Analysis of Expression of Defense-Related Genes in Vitis vinifera Wood
In this experiment, 3-mm-long, 1-mm-diameter cylindrical plugs of mycelium grown in PDA were injected with a 5 mL syringe into wounds in plants (N = 255). To avoid selecting fungal material at differing reproductive stages or with differing cell activity, only hyphae from the periphery of the growing fungi were collected. The plants were therefore inoculated with mycelium of P. aleophilum (N = 60) and of P. chlamydospora (N = 60) and co-inoculated with both strains (N = 60) or with sterile PDA medium (N = 60), and the inoculated wound was covered with cellophane. Another set of plants was left unaltered (N = 15).
At 10, 24, 48, and 120 hpi, the N = 60 plants per treatment were harvested, which represent N = 15 plants per kinetic point per treatment. With a flamed pruning shear, trunk sections were taken from as close as possible to the inoculation sites. For molecular biology, the samples consisted of (N′ = 3) samples of N = 5 pooled samples per kinetic point per treatment. The unaltered control set consisted of N = 15 samples harvested at 120 hpi, because we assumed that the constitutive induction factor (IF) of defense-related genes varies negligibly on the scale of hours. A total of N′ = 51 samples were immediately put into liquid nitrogen and stored at -80°C before RNA extraction.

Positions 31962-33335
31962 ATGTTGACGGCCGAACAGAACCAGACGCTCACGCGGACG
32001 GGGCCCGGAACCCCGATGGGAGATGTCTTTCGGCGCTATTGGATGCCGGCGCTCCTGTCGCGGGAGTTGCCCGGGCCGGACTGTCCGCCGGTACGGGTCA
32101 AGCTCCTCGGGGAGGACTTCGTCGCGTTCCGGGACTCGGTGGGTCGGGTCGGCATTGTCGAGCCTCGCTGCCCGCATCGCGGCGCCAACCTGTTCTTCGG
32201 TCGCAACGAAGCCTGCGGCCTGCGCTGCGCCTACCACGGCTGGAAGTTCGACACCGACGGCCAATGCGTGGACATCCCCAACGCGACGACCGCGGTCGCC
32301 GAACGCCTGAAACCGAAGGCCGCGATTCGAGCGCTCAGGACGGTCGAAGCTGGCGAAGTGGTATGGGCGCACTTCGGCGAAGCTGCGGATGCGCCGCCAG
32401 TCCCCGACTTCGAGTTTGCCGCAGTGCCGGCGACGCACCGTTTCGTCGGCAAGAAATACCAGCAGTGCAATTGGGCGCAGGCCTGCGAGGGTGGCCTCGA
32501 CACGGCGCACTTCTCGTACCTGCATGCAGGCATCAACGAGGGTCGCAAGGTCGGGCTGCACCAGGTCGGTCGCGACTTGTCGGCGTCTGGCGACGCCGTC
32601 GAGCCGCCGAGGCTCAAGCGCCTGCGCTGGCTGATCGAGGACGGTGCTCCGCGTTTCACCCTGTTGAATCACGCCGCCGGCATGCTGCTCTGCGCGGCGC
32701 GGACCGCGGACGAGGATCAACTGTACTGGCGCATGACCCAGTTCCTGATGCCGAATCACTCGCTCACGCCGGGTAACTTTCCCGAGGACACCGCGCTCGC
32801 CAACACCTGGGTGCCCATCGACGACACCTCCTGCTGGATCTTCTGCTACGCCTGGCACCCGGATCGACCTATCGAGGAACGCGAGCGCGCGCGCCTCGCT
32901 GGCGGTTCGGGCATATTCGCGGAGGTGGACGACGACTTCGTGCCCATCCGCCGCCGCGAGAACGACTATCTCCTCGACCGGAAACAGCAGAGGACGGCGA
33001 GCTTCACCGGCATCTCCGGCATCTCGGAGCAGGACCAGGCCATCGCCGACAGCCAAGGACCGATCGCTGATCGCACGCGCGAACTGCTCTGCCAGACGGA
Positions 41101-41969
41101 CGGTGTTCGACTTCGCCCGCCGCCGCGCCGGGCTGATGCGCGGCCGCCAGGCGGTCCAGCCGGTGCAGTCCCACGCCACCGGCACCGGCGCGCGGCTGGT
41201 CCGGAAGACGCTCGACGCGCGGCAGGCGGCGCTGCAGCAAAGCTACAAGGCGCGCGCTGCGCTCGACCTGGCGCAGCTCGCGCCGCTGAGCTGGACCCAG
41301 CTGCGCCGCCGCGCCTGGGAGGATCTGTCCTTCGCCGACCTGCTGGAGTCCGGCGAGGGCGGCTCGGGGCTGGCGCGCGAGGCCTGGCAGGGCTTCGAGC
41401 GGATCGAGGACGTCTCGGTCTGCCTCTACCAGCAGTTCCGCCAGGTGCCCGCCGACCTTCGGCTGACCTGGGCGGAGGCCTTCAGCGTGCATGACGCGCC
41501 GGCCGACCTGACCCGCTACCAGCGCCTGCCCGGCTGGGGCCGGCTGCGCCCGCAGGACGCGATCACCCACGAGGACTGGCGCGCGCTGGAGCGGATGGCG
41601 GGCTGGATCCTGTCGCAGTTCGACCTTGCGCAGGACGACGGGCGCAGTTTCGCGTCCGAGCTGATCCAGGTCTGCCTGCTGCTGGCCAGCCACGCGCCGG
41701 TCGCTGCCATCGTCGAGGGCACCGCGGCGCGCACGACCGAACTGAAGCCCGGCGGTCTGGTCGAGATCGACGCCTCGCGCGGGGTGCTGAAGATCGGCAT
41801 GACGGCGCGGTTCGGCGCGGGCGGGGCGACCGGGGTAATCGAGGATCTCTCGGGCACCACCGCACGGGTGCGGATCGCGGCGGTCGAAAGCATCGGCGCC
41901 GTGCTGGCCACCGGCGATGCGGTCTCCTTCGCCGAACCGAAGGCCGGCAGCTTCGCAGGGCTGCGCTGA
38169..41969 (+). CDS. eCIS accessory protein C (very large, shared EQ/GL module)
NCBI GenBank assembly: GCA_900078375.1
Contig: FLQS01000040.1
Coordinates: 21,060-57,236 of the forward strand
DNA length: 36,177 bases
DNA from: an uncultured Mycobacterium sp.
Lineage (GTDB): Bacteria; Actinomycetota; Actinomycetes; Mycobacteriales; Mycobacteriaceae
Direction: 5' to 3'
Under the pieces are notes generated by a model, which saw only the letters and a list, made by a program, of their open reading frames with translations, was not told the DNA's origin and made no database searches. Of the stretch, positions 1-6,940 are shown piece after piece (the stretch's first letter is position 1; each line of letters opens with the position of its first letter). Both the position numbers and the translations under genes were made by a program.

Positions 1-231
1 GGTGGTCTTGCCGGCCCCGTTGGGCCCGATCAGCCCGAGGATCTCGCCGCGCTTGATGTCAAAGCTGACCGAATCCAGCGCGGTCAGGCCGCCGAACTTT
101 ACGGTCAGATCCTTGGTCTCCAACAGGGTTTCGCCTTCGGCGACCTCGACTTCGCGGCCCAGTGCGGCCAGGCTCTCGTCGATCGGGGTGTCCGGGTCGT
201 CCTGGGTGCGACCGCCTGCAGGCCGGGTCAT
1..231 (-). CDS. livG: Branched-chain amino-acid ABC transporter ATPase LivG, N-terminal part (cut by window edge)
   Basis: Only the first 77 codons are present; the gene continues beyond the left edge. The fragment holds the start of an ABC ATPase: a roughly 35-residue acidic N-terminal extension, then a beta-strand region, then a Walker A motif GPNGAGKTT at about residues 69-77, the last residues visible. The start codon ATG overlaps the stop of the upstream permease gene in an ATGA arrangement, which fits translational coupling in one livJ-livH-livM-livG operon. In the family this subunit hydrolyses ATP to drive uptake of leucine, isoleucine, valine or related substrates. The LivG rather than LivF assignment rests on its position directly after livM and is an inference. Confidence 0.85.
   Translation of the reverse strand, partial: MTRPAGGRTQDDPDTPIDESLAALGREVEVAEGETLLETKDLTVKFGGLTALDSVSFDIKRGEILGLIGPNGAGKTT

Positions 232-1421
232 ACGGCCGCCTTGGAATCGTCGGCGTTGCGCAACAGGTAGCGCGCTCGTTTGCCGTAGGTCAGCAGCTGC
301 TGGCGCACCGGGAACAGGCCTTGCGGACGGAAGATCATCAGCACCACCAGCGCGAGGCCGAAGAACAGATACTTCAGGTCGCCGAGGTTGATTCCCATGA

cDNA Synthesis for RT-qPCR Analyses